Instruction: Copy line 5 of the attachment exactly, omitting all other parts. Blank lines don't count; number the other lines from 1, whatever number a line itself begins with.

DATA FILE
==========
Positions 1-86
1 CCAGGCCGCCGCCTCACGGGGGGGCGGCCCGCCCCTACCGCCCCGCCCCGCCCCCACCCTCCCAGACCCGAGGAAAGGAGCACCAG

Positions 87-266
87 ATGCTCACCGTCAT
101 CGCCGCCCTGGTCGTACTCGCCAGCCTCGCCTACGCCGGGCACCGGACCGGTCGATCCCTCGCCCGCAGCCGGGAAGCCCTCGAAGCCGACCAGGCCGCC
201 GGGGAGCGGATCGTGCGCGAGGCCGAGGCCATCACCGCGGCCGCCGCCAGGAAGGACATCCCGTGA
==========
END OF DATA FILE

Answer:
101 CGCCGCCCTGGTCGTACTCGCCAGCCTCGCCTACGCCGGGCACCGGACCGGTCGATCCCTCGCCCGCAGCCGGGAAGCCCTCGAAGCCGACCAGGCCGCC